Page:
Brighton’s independent raders under threat due to new supermarket openings

Despite resistance from various local residency groups, Brighton continues to attract the attention of large supermarkets looking to expand further.

With a new Tesco store due to open in Hove next year, small businesses in close proximity have had to start considering the effects of the arrival of superstores on their livelihoods.

So far, both Tesco and Sainsbury’s boast ten units each in Brighton and Hove, with more superstores in the surrounding areas.

Sainsbury’s caused uproar last year when it announced that it was to replace the popular Taj Grocer’s on Kemptown’s St James Street, adding to the two supermarket chains already occupying St James Street: Morrisons and Tesco.

Local businesses are reacting slightly more optimistically then residents towards the proposed new sites, with some looking to the benefits that increased footfall could have on their trade. 

Brighton’s Retailers told to ‘Dress for Success’ this Christmas

A joint initiative between Brighton and Hove City Council and Metamorphosis is under way to help retailers in Brighton make the most of their shop windows in the run up to what is expected to be a below average Christmas shopping period this year.

Metamorphosis, a consulting company that specialises in window dressing, is to offer one-to-one coaching sessions to businesses to equip them with the tools needed to maximise their customer-influenced storefronts. 

The cost of the project will be incurred by the city council’s budget, and businesses will simply have to register for one of the 30 places available.

Brighton and Hove City Council have backed the project with £7000 funding and believe it will help to ensure the stability of a sector that employs many residents within Brighton and Hove.
More unions joins 30 November strike

Proposed industrial action to be held on 30 November across the country is set to go ahead with even more unions agreeing to strike after balloting members.

Last week some of the largest Unions in the UK, including the teachers union: NASUWT, building workers: UCATT and the influential general union GMB agreed to take their members into strike action.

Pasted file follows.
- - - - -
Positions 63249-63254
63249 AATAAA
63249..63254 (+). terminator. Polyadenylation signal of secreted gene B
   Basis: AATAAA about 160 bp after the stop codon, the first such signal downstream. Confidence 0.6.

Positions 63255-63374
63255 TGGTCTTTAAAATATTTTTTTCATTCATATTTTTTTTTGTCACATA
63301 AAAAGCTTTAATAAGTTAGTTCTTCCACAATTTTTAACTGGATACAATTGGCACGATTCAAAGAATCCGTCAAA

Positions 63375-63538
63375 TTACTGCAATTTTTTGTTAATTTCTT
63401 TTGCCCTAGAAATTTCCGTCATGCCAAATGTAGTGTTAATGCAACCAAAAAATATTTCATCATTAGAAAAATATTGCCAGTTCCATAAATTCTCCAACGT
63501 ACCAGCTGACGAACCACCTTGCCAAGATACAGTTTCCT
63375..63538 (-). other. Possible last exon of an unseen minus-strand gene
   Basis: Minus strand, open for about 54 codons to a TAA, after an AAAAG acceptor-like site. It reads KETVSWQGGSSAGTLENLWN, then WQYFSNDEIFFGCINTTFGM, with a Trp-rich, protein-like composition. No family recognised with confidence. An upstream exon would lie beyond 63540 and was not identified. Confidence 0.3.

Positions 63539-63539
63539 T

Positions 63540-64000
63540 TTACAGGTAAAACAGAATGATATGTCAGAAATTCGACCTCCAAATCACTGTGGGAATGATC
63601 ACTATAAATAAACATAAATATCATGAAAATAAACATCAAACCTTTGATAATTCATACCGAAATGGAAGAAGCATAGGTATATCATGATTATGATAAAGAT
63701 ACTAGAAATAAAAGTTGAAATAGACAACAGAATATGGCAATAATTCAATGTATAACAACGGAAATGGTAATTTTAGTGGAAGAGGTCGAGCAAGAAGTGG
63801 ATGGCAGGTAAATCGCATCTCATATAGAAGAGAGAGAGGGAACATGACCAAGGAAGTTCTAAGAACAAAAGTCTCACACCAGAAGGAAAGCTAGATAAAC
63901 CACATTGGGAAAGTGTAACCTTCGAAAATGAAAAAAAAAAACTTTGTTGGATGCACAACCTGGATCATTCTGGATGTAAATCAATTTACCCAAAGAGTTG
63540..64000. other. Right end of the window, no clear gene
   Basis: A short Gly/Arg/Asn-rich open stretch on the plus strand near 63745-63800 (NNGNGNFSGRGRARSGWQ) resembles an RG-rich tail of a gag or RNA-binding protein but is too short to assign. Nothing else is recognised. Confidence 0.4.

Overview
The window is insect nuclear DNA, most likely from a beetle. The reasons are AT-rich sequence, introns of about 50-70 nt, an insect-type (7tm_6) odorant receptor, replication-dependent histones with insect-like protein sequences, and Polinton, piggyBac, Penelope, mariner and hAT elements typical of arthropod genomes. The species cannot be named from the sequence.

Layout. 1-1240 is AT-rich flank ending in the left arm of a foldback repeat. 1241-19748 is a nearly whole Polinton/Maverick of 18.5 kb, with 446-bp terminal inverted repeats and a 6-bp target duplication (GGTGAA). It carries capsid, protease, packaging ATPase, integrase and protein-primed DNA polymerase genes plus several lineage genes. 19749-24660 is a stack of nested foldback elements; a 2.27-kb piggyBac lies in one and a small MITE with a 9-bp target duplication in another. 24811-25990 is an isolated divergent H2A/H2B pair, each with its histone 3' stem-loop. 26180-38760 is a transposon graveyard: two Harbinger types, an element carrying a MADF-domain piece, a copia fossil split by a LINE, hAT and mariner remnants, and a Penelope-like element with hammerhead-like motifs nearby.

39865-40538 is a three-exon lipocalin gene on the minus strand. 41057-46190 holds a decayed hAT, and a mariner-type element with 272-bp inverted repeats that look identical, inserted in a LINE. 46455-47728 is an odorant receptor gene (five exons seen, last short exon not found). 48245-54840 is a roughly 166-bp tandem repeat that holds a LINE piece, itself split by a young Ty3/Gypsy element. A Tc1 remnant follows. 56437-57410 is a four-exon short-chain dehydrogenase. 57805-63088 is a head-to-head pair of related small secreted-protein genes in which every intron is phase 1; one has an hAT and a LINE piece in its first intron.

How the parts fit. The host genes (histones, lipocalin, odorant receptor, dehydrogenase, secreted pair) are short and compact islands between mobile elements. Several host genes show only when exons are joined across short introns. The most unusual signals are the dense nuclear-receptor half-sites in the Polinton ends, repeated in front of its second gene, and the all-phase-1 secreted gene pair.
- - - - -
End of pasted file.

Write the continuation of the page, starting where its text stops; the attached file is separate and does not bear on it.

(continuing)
So far, 24 unions have received yes votes after balloting members – meaning a total of three million members could potentially walk out.  

The action, which has been planned in reaction to government proposals on public sector pension reform, threatens to disrupt services across the United Kingdom.

The government has responded by offering new concessions and peace deals, however, union leaders have insisted that the strike will go ahead if their demands are not met, regardless of the impact that the action could have on the economy.
Union leaders have also maintained the possibility of further, longer, industrial action if a solution is not found with the 30 November strikes.
Crawley-based airline enters administration

Astraeus Airlines, which is based in Crawley, Sussex, has announced that it is to enter administration after months of struggling to stay afloat.

The airline, which boasts Bruce Dickinson (formerly of Iron Maidan) as one of its pilots, entered the air travel market in 2002 and began leasing airplanes to other carries in 2008.

The airline industry has come under increasing pressure in the last few years due to increased taxes and fuel costs as well as environmental issues.

Astraeus is one of many airlines in the past few years to collapse in what is an ultra competitive market.

The airline attributed its failings to unexpectedly low business in the summer and a lack of firm forecasted contracts for the winter.
Public sector contracts not a viable option for Brighton-based businesses

Brighton and Hove Chamber of Commerce have found that businesses in Brighton and Hove are pessimistic about applying for public sector work.

In an online poll, which can be found on the chambers’ website, only 5 percent responded positively.

The results of the poll entitled, ‘Have you ever thought about tendering for public sector work?’ highlight people’s fear of public sector bureaucracy when applying to take on work for the public sector.

Out of 110 existing respondents, only five percent responded that they already tender.

Whereas 28 percent said they had tendered in the past but found it frustrating, 49 percent said they would like to but fear it will be too complicated and the remaining 18 percent said that they simply didn’t see the point.

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